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St Lawrence of Google

January 13, 2006

Google is already working on a massive and global computing grid. Eventually, says Mr Saffo, “they’re trying to build the machine that will pass the Turing test,” in other words, an artificial intelligence that can pass as a human in written conversations. Wisely or not, Google wants to be a new sort of deus ex machina.

Stable polymer nanotubes may have a biotech future

February 3, 2006

Scientists at the National Institute of Standards and Technology (NIST) have created polymer nanotubes that are unusually long (about 1 centimeter) as well as stable enough to maintain their shape indefinitely.

The nanotubes may have biotechnology applications as channels for tiny volumes of chemicals in nanofluidic reactor devices, for example, or as the “world’s smallest hypodermic needles” for injecting molecules one at a time.

References:

J.E. Reiner,… read more

Stable, self-renewing neural stem cells created

April 26, 2011

Stained Neuron

Researchers at the University of California, San Diego School of Medicine, the Gladstone Institutes in San Francisco and colleagues have reported the creation of long-term, self-renewing, primitive neural precursor cells from human embryonic stem cells (hESCs) that can be directed to become many types of neurons without increased risk of tumor formation.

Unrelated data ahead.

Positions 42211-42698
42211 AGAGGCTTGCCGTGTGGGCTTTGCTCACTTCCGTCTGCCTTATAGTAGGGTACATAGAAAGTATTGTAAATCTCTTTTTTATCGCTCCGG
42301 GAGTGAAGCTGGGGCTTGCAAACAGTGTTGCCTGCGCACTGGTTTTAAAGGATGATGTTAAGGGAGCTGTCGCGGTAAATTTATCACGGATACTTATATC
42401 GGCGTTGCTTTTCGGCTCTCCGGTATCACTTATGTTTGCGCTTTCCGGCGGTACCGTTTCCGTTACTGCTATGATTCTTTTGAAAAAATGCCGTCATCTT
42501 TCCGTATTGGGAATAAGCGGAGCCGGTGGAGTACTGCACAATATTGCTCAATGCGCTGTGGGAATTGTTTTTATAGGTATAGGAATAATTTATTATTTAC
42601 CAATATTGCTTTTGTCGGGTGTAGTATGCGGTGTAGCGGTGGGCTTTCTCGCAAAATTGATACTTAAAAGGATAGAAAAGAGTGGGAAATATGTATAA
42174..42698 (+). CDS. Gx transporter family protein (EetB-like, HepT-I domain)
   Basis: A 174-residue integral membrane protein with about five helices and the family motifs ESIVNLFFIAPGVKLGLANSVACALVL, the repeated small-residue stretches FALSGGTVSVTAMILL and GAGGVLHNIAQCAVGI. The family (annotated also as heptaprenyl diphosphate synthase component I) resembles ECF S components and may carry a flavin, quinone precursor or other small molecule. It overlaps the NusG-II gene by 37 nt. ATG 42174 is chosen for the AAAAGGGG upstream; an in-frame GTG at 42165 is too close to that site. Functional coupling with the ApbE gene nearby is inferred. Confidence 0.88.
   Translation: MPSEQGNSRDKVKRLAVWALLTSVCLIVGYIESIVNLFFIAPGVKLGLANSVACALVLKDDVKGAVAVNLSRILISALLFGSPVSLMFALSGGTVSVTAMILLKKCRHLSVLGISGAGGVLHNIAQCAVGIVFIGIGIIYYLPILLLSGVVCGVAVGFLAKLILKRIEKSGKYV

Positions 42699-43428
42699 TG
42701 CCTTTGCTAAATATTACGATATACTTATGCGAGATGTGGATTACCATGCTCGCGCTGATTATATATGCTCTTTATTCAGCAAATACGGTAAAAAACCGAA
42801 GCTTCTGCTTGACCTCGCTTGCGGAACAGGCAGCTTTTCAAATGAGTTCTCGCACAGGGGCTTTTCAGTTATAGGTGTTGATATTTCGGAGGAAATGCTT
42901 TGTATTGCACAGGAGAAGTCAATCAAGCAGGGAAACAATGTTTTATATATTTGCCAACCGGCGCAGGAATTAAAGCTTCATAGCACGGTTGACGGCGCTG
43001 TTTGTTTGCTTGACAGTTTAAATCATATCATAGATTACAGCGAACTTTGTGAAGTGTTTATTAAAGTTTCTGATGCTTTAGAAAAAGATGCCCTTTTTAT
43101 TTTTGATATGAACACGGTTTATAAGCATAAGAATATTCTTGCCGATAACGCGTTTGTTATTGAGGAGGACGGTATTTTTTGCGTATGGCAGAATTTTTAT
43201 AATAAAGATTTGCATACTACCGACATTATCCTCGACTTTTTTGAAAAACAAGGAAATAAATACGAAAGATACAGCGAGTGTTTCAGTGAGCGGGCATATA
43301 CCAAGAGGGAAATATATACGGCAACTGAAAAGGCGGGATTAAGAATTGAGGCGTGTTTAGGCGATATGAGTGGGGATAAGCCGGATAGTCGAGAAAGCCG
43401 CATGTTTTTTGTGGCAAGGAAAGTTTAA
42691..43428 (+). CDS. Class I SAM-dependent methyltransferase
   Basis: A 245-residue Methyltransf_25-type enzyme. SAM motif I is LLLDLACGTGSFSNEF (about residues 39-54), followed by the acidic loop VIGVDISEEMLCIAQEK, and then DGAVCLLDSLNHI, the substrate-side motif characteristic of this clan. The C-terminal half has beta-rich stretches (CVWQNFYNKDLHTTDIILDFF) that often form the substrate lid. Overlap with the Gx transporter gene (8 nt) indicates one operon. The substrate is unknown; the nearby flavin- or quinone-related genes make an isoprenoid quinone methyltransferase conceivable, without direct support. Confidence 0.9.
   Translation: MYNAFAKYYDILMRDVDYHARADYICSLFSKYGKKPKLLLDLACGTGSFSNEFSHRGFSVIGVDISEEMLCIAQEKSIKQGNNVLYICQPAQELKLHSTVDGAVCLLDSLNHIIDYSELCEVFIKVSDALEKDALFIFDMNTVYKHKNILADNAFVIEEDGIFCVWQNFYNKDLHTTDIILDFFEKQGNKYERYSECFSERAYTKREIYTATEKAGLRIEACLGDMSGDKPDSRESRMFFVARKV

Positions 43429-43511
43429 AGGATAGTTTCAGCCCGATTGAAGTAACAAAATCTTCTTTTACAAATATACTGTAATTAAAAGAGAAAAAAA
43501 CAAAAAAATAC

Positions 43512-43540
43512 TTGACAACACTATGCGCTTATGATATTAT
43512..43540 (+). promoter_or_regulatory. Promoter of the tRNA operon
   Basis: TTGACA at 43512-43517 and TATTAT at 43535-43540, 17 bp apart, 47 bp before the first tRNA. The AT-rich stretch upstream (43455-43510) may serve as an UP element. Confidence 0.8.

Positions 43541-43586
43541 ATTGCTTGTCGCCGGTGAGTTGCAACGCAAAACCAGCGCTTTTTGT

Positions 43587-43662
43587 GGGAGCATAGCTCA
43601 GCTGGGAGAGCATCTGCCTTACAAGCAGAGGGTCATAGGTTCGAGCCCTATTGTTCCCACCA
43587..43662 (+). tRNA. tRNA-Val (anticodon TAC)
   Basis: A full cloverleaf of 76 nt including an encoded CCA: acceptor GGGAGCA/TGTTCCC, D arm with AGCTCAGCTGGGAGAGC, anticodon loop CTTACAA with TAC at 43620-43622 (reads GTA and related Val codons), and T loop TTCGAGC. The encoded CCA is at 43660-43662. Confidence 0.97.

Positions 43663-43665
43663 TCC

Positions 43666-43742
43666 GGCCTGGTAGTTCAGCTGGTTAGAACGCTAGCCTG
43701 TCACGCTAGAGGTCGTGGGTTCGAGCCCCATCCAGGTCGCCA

To produce the neural stem cells, the researchers added small molecules… read more

Stacked graphene layers used to create novel electronic and photonic devices

October 17, 2012

Multilayer cake that works as a nanoscale electric transformer

Graphene and associated one-atom-thick crystals offer the possibility of a vast range of new materials and devices by stacking individual atomic layers on top of each other, new research from The University of Manchester shows.

In a report published inĀ Nature Physics, a group led Dr Leonid Ponomarenko and Nobel prize-winner Professor Andre Geim has assembled individual atomic layers on top of each… read more

Staged cyber attack reveals vulnerability in power grid

September 27, 2007

Researchers who launched an experimental cyber attack on an electrical power plant caused a generator to self-destruct, alarming the federal government and electrical industry about what might happen if such an attack were carried out on a larger scale.

Economist Scott Borg projects that if a third of the country lost power for three months, the economic price tag would be $700 billion.

Computer experts have long warned… read more

Stamp out common virus to beat brain cancer